Pork Vindaloo (Instant Pot Vindaloo Recipe)


Pork vindaloo is a popular Goan curry that’s tangy, spicy, and flavorful. It’s also effortless to make in an Instant Pot!

instant pot pork vindaloo

Instant pot vindaloo is a spicy and saucy pork curry full of flavor. It’s a bit tangy thanks to the vinegar in the dish, and it’s also known to be spicy (though you can, of course, adjust to taste).

What is Vindaloo?

The short answer: vindaloo is known as an Indian dish with Portuguese origins. The dish was brought to India by Portuguese explorers, where the recipe was adapted using local ingredients and spices.

A slightly more detailed answer:

When the Portuguese came to India during the 15th century, they colonized Goa (and up until the 1960s, Goa was actually still a Portuguese colony…). When the Portuguese arrived, they brought a dish called carne vinha d’alhos, which translates to pork cooked in garlic and wine vinegar. That dish was doctored up with Indian/Goan spices/ingredients, and the name was shortened to vindaloo.

This past summer, we took a family trip to Portugal, and the food there was very, very mild. While I didn’t get to try the original carne vinha d’alhos (pork with garlic and wine vinegar), I have to assume that it’s also a very mild dish. I can’t imagine the original Portuguese version and the Goan version have anything in common outside of the pork and garlic. The vindaloo that I’m familiar with is made with plenty of Indian spices and has quite a bit of heat.

What’s interesting is that the Portuguese are the ones who introduced chili peppers to India. Before visiting Portugal, I guess I just figured their cuisine would be spicy too, so it was surprising that that wasn’t the case.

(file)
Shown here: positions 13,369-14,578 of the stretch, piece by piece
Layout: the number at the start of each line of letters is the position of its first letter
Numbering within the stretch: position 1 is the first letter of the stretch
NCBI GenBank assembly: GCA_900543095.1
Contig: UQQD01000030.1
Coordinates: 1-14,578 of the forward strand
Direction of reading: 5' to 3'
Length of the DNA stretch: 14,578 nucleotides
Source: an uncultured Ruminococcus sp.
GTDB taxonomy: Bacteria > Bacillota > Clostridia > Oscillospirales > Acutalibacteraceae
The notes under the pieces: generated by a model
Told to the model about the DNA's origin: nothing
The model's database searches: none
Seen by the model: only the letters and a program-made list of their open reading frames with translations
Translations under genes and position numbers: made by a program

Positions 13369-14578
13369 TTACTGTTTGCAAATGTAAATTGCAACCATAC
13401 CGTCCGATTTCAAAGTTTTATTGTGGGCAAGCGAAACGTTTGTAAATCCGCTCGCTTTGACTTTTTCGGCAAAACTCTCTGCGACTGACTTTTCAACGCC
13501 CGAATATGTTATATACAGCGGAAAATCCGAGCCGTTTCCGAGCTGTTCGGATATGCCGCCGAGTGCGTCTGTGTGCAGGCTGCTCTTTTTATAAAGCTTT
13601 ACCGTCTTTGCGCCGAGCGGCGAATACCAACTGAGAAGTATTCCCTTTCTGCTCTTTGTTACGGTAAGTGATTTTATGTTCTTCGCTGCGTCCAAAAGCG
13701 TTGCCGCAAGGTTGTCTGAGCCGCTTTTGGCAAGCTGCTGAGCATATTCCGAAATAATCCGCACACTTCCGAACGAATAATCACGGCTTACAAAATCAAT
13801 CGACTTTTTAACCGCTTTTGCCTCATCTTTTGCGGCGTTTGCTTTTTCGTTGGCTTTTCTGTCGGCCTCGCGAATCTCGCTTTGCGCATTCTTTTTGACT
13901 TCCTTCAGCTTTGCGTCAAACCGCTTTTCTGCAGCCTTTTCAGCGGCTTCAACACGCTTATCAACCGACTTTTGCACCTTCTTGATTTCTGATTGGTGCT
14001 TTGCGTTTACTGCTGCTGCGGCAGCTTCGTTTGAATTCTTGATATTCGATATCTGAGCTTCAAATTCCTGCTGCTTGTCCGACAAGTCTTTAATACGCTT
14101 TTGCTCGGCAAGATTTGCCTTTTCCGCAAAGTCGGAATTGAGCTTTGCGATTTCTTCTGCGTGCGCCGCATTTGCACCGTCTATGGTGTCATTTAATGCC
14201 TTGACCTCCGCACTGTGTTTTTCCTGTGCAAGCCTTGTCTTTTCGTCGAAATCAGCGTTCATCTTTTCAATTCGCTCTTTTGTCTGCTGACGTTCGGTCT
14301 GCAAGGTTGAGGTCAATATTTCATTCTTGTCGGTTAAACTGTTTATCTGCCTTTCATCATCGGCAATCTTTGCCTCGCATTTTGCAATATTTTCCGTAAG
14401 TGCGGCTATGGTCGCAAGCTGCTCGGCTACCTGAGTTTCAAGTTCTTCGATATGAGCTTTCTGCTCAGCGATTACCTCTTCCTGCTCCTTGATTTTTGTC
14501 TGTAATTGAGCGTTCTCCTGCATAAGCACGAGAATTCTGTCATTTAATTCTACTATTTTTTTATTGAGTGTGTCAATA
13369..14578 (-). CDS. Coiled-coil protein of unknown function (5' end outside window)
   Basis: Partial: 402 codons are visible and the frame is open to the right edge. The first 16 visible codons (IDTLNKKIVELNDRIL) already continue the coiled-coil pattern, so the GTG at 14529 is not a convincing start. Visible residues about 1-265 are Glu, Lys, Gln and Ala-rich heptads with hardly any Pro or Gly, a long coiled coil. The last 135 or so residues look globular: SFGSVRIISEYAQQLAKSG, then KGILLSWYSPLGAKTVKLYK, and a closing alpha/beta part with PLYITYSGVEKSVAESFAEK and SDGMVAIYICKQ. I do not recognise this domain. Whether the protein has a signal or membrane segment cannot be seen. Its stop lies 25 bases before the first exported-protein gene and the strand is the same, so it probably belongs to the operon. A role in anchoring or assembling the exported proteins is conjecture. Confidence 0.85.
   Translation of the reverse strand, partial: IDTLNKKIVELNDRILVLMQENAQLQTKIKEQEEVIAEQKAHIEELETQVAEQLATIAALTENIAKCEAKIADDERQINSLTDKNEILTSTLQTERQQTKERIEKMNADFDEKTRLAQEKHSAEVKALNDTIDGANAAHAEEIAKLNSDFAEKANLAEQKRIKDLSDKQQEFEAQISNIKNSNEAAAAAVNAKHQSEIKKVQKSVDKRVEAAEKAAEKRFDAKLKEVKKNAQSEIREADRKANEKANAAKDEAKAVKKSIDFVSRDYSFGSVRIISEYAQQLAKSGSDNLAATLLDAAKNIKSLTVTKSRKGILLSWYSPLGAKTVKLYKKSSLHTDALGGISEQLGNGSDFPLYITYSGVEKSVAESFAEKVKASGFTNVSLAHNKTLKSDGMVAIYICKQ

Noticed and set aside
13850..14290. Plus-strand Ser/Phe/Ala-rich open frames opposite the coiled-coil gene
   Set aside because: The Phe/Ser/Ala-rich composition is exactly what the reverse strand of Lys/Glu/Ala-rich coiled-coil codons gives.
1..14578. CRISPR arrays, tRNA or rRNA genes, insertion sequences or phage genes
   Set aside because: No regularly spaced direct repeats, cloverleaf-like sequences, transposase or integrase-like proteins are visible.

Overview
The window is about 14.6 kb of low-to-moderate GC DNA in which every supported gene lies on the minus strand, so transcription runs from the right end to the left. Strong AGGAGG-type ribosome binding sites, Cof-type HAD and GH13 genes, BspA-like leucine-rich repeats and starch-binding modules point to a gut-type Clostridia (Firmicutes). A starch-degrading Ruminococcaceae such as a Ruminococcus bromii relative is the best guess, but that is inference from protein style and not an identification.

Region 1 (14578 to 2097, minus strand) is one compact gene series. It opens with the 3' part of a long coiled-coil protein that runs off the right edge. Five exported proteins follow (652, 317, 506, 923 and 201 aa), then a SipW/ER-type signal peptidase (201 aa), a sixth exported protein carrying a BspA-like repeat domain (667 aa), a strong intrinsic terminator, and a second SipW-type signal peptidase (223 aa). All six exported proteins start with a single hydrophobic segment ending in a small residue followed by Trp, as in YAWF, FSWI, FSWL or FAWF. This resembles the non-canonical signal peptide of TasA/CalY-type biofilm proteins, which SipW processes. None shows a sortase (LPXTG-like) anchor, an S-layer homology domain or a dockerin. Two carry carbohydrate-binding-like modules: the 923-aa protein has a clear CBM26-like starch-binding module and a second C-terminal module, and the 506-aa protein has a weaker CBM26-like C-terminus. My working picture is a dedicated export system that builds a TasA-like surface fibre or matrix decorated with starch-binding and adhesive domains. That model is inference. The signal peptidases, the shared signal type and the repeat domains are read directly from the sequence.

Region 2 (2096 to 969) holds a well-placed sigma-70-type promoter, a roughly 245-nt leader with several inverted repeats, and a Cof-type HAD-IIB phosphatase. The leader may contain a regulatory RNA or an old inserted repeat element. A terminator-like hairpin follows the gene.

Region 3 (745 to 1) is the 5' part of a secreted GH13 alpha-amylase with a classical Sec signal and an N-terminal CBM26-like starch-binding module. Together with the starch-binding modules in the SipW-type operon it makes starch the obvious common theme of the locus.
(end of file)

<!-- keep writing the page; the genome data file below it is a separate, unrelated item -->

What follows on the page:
In her book, Curry: A Tale of Cooks and Conquerors, historian Lizzie Collingham says the Portuguese likely brought the chili peppers from Brazil by way of Lisbon and then to India. And while “the Portuguese in India had developed a liking for the fiery taste of the chili pepper,” I learned that wasn’t the case for palates back home. It seems that “on the Iberian Peninsula, chilies were grown more as curious ornamental plants than as sources of a fiery flavoring.”

As for the Portuguese in India, they used chillis “in excessive quantities in vindaloo. Some recipes call for as many as 20 red chillis.” My recipe is nowhere near as spicy, though my south Indian husband would probably prefer the 20 chili version, ha.

I use cayenne chili pepper in my recipe, which is easy to adapt to taste, so make this dish as spicy as you’d like!

“This was absolutely breathtaking. Flavor, texture, everything! I trimmed all the extra fat from the pork shoulder, but there was still plenty of marbling to make it fork-tender and delicious.”


Does Vindaloo have potatoes in it?

Some people think that vindaloo should have potatoes because vindaloo contains the word ‘aloo.’ In Hindi, aloo means potatoes. The fact that ‘aloo’ is in the name is just a coincidence. This dish is all meat – no taters in here.

That said, I have an easy recipe for Instant Pot Ground Pork Vindaloo with Potatoes on my blog. The only reason I use potatoes in that recipe is to help stretch out the meal and also cut some of the heat. It’s a good weeknight option, but if you’re looking for a meaty pork vindaloo, this recipe, made with pork shoulder, is the one to try.

instant pot pork vindaloo

What to Serve with Pork Vindaloo

You can serve pork vindaloo with any Indian flatbread or Basmati Rice. Here are some more ideas:

instant pot pork vindaloo

Pork Vindaloo Recipe (Instant Pot)

instant pot pork vindaloo

Pork Vindaloo Recipe (Instant Pot)

Vindaloo is known as a popular Goan curry, but it is actually of Portuguese origin. The dish was brought to India by explorers where the recipe was adapted using local ingredients and spices. This spicy curry calls for vinegar, which adds a tangy flavor to the stew. I recommend using pork shoulder in this recipe because it results in tender and juicy meat.
4.99 from 61 reviews
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Servings 5 -6
Cuisine Indian


  • 4 tablespoons oil of choice
  • 1 teaspoon cumin seeds
  • ½ teaspoon black mustard seeds
  • 2 onions diced
  • 1 Serrano pepper or green chili minced
  • 2 pounds pork shoulder cut into 1.5 inch cubes
  • 3 tablespoons minced garlic
  • 1 tablespoon minced ginger


  • 4 tablespoons white vinegar
  • ¾ cup water
  • Cilantro garnish


  • Press the sauté button, add oil and allow it a minute to heat up. Add the cumin and mustard seeds. Once the cumin seeds brown and the mustard seeds begin to pop, add the onions and Serrano pepper. Stir-fry for 8-10 minutes, or until the onions begin to brown.
  • Add the pork, garlic and ginger. Stir for 3-4 minutes to brown the meat on all sides.